Knowing and Supposing in Games with Perfect Information

Abstract
The paper provides a framework for representing belief-contravening hypotheses in games of perfect information. The resulting t-extended information structures are used to encode the notion that a player has the disposition to behave rationally at a node. We show that there are models where the condition of all players possessing this disposition at all nodes (under their control) is both a necessary and a sufficient for them to play the backward induction solution in centipede games. To obtain this result, we do not need to assume that rationality is commonly known (as is done in [Aumann (1995)]) or commonly hypothesized by the players (as done in [Samet (1996)]). The proposed model is compared with the account of hypothetical knowledge presented by Samet in [Samet (1996)] and with other possible strategies for extending information structures with conditional propositions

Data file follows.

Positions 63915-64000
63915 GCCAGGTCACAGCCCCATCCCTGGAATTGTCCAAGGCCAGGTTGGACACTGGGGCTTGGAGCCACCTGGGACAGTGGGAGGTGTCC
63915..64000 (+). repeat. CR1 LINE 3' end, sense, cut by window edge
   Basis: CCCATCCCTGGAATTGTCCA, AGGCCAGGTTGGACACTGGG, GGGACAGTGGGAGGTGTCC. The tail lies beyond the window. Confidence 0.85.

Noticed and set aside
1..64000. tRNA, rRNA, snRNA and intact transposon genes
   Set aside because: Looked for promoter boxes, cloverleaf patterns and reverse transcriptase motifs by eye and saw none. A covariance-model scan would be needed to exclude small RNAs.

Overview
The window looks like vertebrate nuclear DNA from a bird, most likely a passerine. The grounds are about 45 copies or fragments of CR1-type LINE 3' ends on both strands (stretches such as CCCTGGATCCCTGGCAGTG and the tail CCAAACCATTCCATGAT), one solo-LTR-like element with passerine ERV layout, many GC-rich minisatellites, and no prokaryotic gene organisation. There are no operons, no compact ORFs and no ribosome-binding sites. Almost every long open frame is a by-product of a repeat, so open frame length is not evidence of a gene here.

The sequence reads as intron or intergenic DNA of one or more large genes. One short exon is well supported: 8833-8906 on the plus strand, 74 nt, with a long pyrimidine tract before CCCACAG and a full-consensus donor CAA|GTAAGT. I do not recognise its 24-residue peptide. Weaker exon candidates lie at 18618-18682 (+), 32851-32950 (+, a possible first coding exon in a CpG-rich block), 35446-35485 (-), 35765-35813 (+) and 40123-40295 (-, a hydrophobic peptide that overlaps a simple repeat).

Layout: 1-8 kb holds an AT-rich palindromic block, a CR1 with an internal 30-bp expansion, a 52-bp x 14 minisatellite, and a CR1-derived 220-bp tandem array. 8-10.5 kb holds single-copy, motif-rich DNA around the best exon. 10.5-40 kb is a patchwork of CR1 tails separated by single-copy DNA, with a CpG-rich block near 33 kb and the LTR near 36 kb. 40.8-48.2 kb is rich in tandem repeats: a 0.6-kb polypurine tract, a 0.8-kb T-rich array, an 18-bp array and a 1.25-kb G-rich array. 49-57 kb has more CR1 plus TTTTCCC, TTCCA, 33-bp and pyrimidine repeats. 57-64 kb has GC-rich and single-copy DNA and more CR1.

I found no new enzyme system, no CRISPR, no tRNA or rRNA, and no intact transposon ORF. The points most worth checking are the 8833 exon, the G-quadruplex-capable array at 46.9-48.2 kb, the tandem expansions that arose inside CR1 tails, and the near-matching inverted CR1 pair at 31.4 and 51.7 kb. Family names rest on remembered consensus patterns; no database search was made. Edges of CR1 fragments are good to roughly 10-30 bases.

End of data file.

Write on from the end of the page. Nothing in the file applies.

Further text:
Keywords Game Theory  Hypothetical Knowledge  Conditionals  Common Knowledge
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Cristina Bicchieri (1988). Backward Induction Without Common Knowledge. PSA: Proceedings of the Biennial Meeting of the Philosophy of Science Association 1988:329 - 343.
Giacomo Bonanno (1992). Players' Information in Extensive Games. Mathematical Social Sciences 24 (1):35-48.
Philip J. Reny (1988). Common Knowledge and Games with Perfect Information. PSA: Proceedings of the Biennial Meeting of the Philosophy of Science Association 1988:363 - 369.
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